Thanks for that Peter, I look forward to this book. I get impatient with Smolin because he’s such a nice guy, and it seems to me what physics needs is some “tough love” and a few bitch slaps now and then – but it’s obvious he is a sincere researcher and representative of all that’s good in science.

    For contrast, one should poke over to Motl’s blog and read the page upon page of incoherent, basless ranting there. It’s mind boggling.


  11. D R Lunsford says:

    RE the effects of sociology in physics, check this out:,20867,20192903-2703,00.html

    I’ve long understood that the problem is not just string theory.


  12. Peter Woit says:


    The LHC can’t contradict string theory, since string theory predicts nothing about what it will see. If the LHC sees something new and exciting, most theorists will be trying to figure that out, paying less attention to string theory.

    The question of the impact on math of string theory is complicated. I did write something about this in my book, although that only scratched the surface. One complication is that much of the most important math that has come out of string theory research is really results from 2d QFT calculations.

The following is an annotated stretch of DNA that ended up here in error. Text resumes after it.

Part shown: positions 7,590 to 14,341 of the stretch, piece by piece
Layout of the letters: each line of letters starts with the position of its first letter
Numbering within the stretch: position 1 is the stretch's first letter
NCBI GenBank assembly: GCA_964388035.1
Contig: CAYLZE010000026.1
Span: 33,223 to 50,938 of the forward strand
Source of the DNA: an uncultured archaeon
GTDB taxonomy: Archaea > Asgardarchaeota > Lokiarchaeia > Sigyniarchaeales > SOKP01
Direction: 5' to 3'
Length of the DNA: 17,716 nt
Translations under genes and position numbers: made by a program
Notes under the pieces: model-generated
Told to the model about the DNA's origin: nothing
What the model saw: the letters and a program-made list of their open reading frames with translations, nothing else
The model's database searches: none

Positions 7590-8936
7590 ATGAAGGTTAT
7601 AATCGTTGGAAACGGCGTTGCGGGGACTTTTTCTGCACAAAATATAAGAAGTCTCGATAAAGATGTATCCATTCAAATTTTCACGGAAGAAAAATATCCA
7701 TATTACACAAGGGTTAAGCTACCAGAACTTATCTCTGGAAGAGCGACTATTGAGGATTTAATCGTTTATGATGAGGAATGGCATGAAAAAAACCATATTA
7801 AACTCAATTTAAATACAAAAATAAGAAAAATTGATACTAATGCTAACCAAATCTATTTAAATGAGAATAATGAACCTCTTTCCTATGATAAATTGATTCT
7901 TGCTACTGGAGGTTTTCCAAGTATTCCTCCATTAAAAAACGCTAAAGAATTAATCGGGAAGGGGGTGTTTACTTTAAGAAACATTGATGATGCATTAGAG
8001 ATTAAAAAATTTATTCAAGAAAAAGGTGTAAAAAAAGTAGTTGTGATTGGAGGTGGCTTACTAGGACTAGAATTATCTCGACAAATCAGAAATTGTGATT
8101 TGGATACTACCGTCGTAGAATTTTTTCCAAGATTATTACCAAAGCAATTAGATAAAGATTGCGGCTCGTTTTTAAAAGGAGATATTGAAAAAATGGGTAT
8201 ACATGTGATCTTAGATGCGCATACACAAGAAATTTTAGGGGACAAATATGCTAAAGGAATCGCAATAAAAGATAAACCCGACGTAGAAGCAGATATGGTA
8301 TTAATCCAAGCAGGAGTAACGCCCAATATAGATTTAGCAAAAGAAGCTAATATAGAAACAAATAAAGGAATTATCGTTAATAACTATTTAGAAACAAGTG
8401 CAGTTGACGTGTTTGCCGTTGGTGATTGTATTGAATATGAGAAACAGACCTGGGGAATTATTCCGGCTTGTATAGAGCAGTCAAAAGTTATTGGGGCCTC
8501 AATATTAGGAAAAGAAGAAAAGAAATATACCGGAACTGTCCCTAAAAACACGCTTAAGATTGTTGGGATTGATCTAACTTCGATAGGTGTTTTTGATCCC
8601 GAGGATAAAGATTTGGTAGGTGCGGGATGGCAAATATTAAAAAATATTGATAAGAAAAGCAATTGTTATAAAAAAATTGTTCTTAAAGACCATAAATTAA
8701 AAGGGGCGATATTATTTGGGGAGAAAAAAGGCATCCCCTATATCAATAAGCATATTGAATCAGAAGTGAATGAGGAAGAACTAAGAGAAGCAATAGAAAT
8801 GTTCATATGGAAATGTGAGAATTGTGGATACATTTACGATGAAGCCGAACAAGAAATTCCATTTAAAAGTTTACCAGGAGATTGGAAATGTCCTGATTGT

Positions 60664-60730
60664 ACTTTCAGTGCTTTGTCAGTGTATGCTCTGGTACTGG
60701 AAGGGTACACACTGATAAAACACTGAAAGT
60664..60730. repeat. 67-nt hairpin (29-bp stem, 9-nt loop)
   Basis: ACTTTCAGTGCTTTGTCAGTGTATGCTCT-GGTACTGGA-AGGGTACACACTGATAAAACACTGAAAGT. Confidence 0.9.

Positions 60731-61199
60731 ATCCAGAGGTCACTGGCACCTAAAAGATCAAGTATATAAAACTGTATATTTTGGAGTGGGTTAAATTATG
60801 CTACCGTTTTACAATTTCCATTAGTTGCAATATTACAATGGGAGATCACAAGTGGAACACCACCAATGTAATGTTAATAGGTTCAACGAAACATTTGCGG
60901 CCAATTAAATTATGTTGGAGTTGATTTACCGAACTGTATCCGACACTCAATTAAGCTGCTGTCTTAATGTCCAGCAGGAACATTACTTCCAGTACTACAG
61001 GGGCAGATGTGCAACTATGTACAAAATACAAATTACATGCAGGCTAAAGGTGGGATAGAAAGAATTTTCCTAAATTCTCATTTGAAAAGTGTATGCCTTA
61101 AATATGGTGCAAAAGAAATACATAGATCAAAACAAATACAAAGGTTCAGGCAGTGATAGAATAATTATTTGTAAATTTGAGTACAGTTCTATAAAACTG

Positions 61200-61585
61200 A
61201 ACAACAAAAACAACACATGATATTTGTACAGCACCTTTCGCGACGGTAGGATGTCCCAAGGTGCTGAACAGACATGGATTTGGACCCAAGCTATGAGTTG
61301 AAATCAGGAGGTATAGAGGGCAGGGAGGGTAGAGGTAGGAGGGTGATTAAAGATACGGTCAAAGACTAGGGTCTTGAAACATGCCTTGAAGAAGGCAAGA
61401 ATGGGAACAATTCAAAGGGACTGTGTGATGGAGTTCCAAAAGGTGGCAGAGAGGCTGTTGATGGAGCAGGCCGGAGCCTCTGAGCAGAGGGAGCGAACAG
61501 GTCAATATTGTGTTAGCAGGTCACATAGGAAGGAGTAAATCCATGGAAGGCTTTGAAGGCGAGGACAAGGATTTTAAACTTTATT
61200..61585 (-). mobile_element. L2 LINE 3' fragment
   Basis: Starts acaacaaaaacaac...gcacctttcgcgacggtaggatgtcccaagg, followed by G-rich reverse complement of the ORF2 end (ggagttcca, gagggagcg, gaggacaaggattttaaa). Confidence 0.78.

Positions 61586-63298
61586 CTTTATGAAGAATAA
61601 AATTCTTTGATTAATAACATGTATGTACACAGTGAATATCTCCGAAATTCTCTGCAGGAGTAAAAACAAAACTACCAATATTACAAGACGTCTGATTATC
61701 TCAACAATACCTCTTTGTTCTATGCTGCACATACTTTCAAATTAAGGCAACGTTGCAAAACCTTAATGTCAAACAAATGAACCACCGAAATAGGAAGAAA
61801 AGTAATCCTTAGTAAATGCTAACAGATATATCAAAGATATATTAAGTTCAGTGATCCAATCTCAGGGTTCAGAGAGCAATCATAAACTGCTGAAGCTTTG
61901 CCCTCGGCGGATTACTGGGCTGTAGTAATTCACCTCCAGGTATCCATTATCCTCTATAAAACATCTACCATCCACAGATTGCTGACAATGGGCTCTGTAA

13. Stefan says:


    Thanks for the links. I’m having a look through the Rep Thry paper; seems quite interesting. Do you know of any (introductory) texts you think are worth studying to get up to speed in this area?


    If you recall our discussions some time before, i.e. on gauge fields and Dirac operators, I have been combing through for relevant introductory texts. The best ones I could find were:

    “An Introduction to Dirac Operators on Manifolds” — Jan Cnops


    “Operator Methods in Quantum Mechanics” — Martin Schechter

    If you have any added suggestions please let me know.

    Among the ideas you place forward, studying “geometric quantization” holds, atleast from my neophyte vantage point, (potentially) fundamental insights into QM and QFT, and may even (with the passage of time and careful consideration) displace string theory as the most important approach to fundamental physics research… I do think IT’S THAT IMPORTANT!